Lynn’s room is named after a giraffe who was, for many years, the guardian of our herd of Rothschild’s Giraffes. She was born in 1996 and was blessed with five calves while here at the sanctuary. She was kind, solid and reliable. Lynn, who sadly died in 2015, was named after Lynn Sherr, the award-winning news correspondent for the ABC news programme 20/20, who is also an avid admirer of giraffes and has often stayed at the Manor. Sherr’s book, “Tall Blondes”, illustrates her love and knowledge of the animals and, in our view, is the definitive work on giraffe. The room of the same name is located on the top floor of the Main Manor and, back when the residence was built in 1932, it would have served as the room for a nanny, child or visiting guest. The bedroom itself is relatively small at 15 square-metres with a beautiful, four-poster king-sized bed dominating the space. The en-suite bathroom is a spacious 10 square-metres and is equipped with a large shower and double sinks. It is important to note that Lynn’s room is situated directly above the manor kitchen so, whilst the chef and his team are always careful to prepare meals as quietly as possible, it is possible that both the sounds and smells of the daily cooking routine are discernible from Lynn’s room. The compact size of the bedroom, its proximity to the kitchen and the fact that the giraffes rarely visit Lynn are reasons why it is sold at the lowest price point of the complement of Giraffe Manor rooms. Though the room is as beautifully-appointed as the others and perfectly comfortable, we do prefer to make these attributes known in advance in the spirit of transparency and disclosure. Lynn is best reserved for guests who are staying at Giraffe Manor for only one night and who are not in need of the largest or quietest accommodations.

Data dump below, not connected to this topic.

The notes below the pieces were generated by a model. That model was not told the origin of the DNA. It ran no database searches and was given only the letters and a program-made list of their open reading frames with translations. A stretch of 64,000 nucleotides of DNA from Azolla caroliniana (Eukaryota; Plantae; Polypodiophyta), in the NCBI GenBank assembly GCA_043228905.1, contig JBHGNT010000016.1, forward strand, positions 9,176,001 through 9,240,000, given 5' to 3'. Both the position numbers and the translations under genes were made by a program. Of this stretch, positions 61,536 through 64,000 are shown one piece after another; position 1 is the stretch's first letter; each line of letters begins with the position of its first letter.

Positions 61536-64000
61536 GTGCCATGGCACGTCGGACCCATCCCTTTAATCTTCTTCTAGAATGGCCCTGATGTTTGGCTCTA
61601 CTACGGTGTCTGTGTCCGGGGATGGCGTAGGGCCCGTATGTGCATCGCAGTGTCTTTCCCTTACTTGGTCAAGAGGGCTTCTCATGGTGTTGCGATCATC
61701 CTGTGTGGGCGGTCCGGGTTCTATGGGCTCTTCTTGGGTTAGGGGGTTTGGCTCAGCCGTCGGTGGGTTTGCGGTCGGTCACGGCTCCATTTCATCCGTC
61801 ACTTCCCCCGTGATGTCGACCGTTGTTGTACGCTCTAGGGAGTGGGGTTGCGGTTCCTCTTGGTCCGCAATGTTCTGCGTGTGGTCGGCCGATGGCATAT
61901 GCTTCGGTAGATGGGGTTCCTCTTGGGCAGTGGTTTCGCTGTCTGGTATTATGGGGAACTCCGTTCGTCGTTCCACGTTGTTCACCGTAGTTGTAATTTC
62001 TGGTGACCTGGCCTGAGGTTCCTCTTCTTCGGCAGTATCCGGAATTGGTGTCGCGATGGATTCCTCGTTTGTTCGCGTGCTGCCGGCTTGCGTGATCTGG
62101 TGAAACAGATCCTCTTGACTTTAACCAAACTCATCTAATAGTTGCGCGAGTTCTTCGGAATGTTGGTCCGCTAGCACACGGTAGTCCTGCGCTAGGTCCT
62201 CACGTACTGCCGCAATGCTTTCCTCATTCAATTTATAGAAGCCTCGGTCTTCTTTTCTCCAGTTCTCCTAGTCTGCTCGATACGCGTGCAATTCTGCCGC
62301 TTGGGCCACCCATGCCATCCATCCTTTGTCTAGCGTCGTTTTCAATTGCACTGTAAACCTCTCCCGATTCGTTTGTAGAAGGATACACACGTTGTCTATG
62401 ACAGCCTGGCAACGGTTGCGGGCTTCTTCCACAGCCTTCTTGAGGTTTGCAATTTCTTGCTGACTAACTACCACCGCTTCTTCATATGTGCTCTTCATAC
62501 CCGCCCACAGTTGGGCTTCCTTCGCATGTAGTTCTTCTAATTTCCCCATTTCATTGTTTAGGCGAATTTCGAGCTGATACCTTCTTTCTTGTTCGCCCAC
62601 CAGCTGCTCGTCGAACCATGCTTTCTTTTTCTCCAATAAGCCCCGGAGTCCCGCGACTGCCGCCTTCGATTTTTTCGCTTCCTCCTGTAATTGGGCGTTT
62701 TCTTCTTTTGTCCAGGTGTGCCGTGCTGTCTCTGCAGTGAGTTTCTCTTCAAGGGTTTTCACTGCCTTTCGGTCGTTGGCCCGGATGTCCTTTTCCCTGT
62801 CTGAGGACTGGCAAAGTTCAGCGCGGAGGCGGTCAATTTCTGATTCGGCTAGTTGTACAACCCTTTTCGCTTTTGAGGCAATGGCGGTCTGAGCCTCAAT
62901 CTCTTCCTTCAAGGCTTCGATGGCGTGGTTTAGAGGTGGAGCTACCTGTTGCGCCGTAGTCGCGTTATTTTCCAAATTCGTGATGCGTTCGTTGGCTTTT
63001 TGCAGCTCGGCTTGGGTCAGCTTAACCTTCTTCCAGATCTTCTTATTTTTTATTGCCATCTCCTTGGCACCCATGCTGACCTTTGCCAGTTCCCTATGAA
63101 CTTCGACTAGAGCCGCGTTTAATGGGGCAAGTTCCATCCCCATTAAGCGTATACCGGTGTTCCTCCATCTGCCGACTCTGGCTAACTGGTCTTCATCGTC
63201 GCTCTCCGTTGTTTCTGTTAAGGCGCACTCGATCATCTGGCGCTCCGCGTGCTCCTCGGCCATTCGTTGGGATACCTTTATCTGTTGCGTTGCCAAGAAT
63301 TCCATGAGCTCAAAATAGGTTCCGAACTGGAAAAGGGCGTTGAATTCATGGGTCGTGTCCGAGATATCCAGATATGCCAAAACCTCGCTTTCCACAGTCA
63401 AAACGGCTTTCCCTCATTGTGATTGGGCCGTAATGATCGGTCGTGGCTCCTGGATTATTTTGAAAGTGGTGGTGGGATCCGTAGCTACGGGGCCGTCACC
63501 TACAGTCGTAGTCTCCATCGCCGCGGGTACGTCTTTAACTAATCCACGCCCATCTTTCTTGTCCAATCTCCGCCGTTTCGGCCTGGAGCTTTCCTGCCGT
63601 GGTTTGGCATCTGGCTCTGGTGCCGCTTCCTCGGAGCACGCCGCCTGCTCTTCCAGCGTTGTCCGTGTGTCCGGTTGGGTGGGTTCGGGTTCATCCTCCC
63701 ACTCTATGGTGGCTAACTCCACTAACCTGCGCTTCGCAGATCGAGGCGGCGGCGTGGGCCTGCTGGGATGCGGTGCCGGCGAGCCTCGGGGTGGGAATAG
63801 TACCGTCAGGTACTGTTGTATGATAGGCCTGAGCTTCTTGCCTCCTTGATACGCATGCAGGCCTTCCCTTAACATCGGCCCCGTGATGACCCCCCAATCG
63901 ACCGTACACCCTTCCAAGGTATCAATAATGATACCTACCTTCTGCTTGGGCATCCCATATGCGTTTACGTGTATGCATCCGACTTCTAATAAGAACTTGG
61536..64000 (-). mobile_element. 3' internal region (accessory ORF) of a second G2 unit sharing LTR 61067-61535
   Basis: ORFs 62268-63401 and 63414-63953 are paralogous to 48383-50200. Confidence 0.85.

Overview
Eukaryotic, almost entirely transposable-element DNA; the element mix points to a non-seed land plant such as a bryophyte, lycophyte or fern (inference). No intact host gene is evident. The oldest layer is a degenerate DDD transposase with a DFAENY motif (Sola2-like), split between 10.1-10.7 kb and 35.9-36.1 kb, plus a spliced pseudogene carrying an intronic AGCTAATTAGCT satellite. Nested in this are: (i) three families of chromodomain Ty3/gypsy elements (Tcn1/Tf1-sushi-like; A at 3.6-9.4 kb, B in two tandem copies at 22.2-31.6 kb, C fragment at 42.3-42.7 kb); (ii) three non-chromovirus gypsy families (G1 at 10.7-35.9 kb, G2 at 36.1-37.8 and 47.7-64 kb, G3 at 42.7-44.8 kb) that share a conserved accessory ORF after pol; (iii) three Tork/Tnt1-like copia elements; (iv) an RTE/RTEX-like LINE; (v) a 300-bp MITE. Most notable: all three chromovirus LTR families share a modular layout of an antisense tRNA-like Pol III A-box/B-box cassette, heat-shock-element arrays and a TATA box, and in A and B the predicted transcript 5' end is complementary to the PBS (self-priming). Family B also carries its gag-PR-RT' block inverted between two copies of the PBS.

Karen Blixen Suite
Karen Blixen came to Kenya from Denmark to marry her friend, Baron Bror von Blixen Fincke, and start a dairy farm. When she arrived in the country, however, she found, much to her surprise, that the Baron had invested in coffee instead. Whilst her attempts at growing coffee heartbreakingly failed, her courage, incredible fortitude and kindness to her Kikuyu workers, as well as her amazing grace in defeat, earned her enormous respect from the local people. As the area in which she once lived became more developed, the district of Karen was named after her. The Danish government gave Blixen’s house to the Kenyan government as an independence gift in 1964. In 1985 when her autobiography, “Out of Africa”, became an Academy Award-winning Hollywood film, the house was turned into a museum. The dressing table and cupboard in the Karen Blixen Family Room at Giraffe Manor were part of Karen Blixen’s original guest bedroom suite. The mother of Jock Leslie-Melville (who bought the manor in the 1970s) was a friend of Karen’s and the furniture was given to her as a parting gift when Karen returned to Denmark in 1931.